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From: Howard Hinnant (hinnant_at_[hidden])
Date: 2002-03-11 13:07:57

On Monday, March 11, 2002, at 12:22 PM, Rainer Deyke wrote:

> ----- Original Message -----
> From: "Howard Hinnant" <hinnant_at_[hidden]>
> To: <boost_at_[hidden]>
> Sent: Monday, March 11, 2002 7:12 AM
> Subject: Re: [boost] Re: container design (Was: std::complex design
> (Was: N-Dimensional array))
>>> The way I approach these things is by being explicit:
>>> template<class F> vector::vector(size_type n, init_tag, F f);
>> If that's not an iron clad argument in favor of restricted templates
>> then I don't know what is. ;-)
> Restricted templates won't necessarily do the right thing.
> class initializer {
> public:
> template<class T> void operator()(T *, size_t);
> };
> std::vector initializers(100, initializer());

Quite true. But in this case, neither will manual implementation of the
"do-the-right-thing" clause. At least with restricted templates, the
requirements on the template argument become part of the method's
interface, instead of buried in the code (or buried in the
documentation ... standard in this case).

We already have the problem today with the iterator template members.

struct BigNum
     operator std::size_t() const;

std::vector<BigNum> v(BigNum(), BigNum());

I'll bet this won't compile on your platform today (it won't compile on
mine either). And actually, according to the "do-the-right-thing"
clause in the standard, it doesn't have to because BigNum is not an
integral type. But there's nothing in vector's interface that says that
the above example should not compile while this example should:

std::vector<int> v(10, 0);

Both of these constructors bind to:

template <class InputIterator>
vector(InputIterator f, InputIterator l, const Allocator& a =

But under the covers (somehow) the implementor must make v(10, 0) behave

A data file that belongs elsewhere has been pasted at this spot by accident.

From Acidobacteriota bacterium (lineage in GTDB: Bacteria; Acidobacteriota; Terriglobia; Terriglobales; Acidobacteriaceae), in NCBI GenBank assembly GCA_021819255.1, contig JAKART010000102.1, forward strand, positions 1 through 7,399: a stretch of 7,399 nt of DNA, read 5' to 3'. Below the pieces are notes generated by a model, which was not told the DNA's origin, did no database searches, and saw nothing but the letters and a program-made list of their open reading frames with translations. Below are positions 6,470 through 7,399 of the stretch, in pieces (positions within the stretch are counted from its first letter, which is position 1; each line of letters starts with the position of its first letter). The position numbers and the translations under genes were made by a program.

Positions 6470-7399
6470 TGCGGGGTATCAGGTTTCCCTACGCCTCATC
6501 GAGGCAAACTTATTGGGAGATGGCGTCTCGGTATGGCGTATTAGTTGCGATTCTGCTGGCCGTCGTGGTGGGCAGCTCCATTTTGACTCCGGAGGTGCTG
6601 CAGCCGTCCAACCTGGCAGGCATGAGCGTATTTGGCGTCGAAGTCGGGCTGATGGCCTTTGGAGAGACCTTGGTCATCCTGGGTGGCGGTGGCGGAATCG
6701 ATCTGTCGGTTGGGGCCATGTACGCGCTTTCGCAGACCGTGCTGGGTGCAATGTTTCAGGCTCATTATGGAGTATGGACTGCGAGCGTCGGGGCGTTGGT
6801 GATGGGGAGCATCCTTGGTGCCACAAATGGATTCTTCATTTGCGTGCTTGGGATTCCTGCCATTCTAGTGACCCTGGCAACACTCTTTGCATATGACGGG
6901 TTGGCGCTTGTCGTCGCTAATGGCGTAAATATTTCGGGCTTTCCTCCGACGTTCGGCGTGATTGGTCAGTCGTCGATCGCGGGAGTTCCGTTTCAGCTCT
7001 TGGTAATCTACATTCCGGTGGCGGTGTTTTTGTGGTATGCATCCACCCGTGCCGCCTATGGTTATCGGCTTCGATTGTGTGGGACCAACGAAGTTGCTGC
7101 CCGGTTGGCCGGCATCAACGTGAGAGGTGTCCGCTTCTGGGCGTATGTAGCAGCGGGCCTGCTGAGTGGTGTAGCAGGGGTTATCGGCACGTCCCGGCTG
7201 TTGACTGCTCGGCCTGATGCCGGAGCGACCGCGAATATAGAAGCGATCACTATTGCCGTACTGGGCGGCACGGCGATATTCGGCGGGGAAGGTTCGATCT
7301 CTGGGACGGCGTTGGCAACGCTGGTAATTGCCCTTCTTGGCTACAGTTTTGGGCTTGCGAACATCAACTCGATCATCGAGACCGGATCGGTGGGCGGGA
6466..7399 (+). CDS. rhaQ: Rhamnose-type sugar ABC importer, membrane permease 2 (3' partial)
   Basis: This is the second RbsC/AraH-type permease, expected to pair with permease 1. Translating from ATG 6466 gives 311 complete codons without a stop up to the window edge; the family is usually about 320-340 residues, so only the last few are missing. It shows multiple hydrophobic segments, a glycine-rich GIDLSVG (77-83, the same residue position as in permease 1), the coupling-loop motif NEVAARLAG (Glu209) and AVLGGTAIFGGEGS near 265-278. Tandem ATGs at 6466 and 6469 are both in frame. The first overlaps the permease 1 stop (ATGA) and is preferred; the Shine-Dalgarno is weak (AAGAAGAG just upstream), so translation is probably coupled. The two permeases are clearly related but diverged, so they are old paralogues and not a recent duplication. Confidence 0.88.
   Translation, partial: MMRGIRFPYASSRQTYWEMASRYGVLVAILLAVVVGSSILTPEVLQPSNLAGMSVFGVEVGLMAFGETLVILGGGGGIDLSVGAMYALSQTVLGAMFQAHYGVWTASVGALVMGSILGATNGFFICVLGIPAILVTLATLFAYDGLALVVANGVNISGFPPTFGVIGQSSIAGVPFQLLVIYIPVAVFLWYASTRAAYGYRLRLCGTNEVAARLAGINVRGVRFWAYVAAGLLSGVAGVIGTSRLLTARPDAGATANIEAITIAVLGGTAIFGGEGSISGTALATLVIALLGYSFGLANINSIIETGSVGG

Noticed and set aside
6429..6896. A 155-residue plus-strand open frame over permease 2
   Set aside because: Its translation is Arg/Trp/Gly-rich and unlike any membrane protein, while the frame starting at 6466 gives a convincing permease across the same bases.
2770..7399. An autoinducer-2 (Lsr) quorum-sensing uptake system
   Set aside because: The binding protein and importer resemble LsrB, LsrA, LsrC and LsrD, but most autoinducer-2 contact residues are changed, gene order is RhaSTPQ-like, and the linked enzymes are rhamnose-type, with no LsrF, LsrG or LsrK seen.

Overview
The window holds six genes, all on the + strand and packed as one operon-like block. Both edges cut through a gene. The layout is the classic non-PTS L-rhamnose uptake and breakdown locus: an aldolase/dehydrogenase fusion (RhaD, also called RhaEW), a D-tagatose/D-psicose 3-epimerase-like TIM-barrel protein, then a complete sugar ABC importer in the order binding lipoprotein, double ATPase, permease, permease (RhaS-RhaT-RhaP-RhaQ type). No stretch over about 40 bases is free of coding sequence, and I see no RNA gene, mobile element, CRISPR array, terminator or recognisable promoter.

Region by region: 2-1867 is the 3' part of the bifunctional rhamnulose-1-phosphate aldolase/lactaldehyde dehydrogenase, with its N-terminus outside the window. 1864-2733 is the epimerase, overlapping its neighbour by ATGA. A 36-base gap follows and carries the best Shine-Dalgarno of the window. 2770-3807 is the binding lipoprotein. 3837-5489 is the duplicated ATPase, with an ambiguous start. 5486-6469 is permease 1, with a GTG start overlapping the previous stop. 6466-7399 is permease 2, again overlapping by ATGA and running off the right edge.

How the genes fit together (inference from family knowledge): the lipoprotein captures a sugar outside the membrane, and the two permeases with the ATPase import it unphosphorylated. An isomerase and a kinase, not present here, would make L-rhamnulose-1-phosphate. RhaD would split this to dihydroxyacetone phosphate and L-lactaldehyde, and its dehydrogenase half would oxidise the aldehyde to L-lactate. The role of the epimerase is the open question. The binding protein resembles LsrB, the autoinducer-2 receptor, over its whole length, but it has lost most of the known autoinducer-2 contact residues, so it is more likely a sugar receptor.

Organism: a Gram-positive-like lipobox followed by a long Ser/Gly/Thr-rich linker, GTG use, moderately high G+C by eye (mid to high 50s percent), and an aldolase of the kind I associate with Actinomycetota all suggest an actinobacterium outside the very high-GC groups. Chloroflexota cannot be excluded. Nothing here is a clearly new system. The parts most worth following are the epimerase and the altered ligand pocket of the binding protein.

as if it bound to:

vector(size_type n, const value_type& x);

It would be so much more understandable, readable and predictable if the
signature for the member template constructor could have been written:

template <class InputIterator :
vector(InputIterator f, InputIterator l, const Allocator& a =

Then we can read right out of vector's interface, ok InputIterator can't
be an integer according to numeric_limits. The effect is the same as
23.1.1/9, just more clearly defined.

Now that we have is_convertible, a better constraint might be to make
sure that InputIterator can not convert both to a size_type and to a
value_type. That would allow the BigNum example above to work as well.
With restricted templates, it is quite straight forward to change the
constraint, now that we know of a better one. Without restricted
templates, changing the template constraint is much less straight
forward. So much so that seasoned C++ programmers either aren't sure
how to do it, and/or resort to augmenting the function signature with
tags to disambiguate the situation.

Assuming that part of the standard library's role is to display design
worthy of emulation by Joe Programmer (the STL has certainly done
this!), it seems clear to me that this is not just a problem in
implementing the std::lib. Dealing with this problem is something any
programmer might face. I think we can give the programmer better tools
for this problem with minimal effort and no backwards compatibility hit.


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